J. et al.  analyzed and experimentally demonstrated PPF controller for suppressing multi- mode vibrations while slewing the single-link flexible manipulator. Moreover, the experimental robustness of PPF is studied for active vibration suppression of flexible smart structure by Song et al..
The research work in the area of active vibration control are focusing on designing state feedback and output feedback control algorithms. The difficulty with state feedback controllers is that they need state observers to estimate the entire system states for feedback. However, unlike system states, the output of any system is always available for measurement.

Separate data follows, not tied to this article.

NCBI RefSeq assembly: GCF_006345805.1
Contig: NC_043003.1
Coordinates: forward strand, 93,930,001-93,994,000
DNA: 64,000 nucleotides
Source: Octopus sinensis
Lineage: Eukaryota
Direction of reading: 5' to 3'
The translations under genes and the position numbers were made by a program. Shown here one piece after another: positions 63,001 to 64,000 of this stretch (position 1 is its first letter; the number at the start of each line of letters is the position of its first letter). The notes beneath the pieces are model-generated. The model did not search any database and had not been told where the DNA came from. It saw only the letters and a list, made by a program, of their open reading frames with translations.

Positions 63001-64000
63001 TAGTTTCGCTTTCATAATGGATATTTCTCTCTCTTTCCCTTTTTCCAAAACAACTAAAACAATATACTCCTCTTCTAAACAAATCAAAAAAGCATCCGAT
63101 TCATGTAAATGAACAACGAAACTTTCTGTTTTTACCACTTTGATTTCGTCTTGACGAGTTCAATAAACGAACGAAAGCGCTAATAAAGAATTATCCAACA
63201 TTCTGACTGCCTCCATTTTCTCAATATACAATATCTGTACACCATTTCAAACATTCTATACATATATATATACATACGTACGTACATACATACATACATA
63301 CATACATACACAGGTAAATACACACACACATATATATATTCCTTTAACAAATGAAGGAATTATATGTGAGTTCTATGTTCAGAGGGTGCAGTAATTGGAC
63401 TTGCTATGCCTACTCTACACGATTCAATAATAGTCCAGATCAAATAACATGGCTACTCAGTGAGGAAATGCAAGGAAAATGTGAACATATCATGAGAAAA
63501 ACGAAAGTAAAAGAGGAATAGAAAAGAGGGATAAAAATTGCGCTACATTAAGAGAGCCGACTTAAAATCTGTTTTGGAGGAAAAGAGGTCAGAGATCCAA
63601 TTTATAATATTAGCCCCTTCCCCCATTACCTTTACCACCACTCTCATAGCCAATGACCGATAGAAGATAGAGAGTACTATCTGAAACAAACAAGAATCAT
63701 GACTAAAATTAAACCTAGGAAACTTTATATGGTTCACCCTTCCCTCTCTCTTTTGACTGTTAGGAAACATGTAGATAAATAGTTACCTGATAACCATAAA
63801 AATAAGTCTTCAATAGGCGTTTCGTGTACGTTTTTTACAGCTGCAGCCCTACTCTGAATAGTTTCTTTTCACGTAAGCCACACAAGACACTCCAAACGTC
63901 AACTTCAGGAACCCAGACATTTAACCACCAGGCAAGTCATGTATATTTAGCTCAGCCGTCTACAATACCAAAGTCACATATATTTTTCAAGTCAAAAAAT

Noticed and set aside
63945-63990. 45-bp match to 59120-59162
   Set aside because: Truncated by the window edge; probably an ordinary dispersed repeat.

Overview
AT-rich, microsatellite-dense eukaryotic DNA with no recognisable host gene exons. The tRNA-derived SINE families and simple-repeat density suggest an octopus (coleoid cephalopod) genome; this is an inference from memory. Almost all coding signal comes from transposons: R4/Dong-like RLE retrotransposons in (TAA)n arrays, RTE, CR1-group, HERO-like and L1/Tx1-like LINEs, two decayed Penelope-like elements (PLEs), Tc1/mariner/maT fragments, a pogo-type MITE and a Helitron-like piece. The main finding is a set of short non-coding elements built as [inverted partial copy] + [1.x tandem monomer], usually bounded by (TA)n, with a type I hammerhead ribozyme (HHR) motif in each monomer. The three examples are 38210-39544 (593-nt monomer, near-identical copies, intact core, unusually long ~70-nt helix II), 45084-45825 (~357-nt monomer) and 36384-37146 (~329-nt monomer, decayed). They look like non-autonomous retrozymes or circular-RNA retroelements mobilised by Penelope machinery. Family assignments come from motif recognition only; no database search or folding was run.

where is the state vector, is output.
Using this System Identification toolbox state space model of 4th order is obtained. Similar to the estimation, the validation results of the identified model with a fit of 82.49%. Frequency response of the identified model clearly shows that it has resonance frequencies at 28 Hz (178 rad/s), and 170 Hz (1070 rad/s) for the first and second mode of vibration respectively. The indentified system corresponding state matrix A, input matrix B, output matrix C, and the direct transmission matrix D are found to be:
-9.007 -1171000 -3360000 -3.615e10 1
Hence, it is preferred to focus on output feedback for
1 0 0 0
the above reason besides it is easy to realize
practically. Therefore, the purpose of the present
0 1 0 0
0 0 1 0
study is to develop and evaluate the performance of strain and displacement feedback control laws as applied to a smart beam in SISO configuration towards suppression of vibration amplitude.